How we test kettles

When reviewing kettles, we pour many cups of tea...

Boiling point

All kettles boil water, but there are many innovations on the market. How does a cheap $8 kettle compare with a stylish $350 one? How do we choose which electric kettles to include, and how do we test them?

Our expert testers

Our small appliances expert Peter Horvath knows the importance of an operational kettle – especially first thing in the morning! Our rigorous test method looks at a kettle's energy consumption, boil time and noise levels, as well as its ease of use.

How we choose what to test

There are a huge number of kettles on the market, and we can't test them all. When we narrow down our buy list, we usually look at ones with features such as variable temperature settings (useful for brewing specialty teas). We may also include the occasional budget brand, and we try to feature kettles made from a range of materials including stainless steel or plastic. 

Once a buy list is put together, we then order them in-store just as a consumer would, to ensure that the samples have not been 'tweaked' by manufacturers in any way.

How we test

Peter stores the water and kettles together overnight in our lab, so that the temperature is maintained at a constant level. Each kettle is tested with one litre of water.


As the kettle boils, Peter measures noise levels and records the reading around halfway through the boiling cycle. He also records the total energy used and the time taken for the kettle to switch off automatically after the boiling cycle.

For kettles with variable temperatures, Peter assesses accuracy at each setting. 

Peter conducts a dry boil test for safety. He will switch on the empty kettle and wait until it switches off automatically.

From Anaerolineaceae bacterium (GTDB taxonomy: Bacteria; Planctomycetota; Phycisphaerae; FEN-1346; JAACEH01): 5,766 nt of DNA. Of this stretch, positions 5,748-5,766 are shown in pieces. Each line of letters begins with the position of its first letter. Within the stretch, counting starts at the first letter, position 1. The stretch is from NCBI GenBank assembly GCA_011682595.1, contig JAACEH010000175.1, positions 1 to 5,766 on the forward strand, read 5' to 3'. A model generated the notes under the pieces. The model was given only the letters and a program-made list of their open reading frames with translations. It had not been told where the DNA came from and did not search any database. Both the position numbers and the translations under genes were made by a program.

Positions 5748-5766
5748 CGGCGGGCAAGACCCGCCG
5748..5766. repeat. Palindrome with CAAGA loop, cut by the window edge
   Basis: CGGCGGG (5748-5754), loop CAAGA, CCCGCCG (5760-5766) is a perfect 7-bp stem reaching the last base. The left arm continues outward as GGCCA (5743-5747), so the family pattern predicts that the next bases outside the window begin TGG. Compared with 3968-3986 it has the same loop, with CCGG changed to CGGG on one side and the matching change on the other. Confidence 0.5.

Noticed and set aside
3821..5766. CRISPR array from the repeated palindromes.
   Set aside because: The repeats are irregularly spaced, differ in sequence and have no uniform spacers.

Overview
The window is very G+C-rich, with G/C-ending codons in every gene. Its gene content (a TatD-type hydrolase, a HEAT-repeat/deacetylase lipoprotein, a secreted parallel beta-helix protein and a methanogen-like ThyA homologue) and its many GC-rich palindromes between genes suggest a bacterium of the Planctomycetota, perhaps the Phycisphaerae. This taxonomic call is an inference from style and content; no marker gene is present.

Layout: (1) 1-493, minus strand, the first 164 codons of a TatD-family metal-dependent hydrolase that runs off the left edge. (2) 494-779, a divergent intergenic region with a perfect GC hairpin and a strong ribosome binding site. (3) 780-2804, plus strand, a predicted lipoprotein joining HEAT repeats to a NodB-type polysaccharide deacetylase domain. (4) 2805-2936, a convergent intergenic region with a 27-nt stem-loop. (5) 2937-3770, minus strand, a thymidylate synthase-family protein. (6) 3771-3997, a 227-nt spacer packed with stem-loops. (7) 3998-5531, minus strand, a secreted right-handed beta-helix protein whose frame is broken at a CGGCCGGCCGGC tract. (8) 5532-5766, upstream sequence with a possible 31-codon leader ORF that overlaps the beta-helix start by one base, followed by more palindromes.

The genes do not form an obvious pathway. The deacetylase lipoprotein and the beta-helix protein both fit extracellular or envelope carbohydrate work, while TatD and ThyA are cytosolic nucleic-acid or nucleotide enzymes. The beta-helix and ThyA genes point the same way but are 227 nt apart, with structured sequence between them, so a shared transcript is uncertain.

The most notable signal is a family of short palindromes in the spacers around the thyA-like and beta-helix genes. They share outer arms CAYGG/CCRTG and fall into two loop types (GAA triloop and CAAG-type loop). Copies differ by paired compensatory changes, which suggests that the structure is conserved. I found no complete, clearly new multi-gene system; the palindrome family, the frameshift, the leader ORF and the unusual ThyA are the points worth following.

Ease of use

Peter looks at:

  • how easy it is to switch the kettle on
  • visibility of the indicator lights
  • ease of filling the kettle and pouring water out of it
  • how comfortable it is on the wrist
  • whether the kettle has to be tilted too far when pouring
  • clarity of the kettle markings
  • ease of removing and replacing the filter.

What about reliability?

At present, we don't have the resources to test long-term reliability in the lab. Quite a few members have got in touch about their kettles becoming temperamental after a period of time, so in 2016 we used our annual reliability survey to ask about how electric kettle brands stack up over time.

You might also like to read other members' reviews alongside our lab test results on individual product pages, which should help you get an overall picture of the kettle's performance – and you can share your own review if we've tested a kettle you already own.

Test criteria explained

Our kettles are ranked on noise (40%), ease of use (40%), boiling time (10%) and energy efficiency (10%).

Want to know more?

Check out the results of our kettles test, and find out what to look for with our buying guide.

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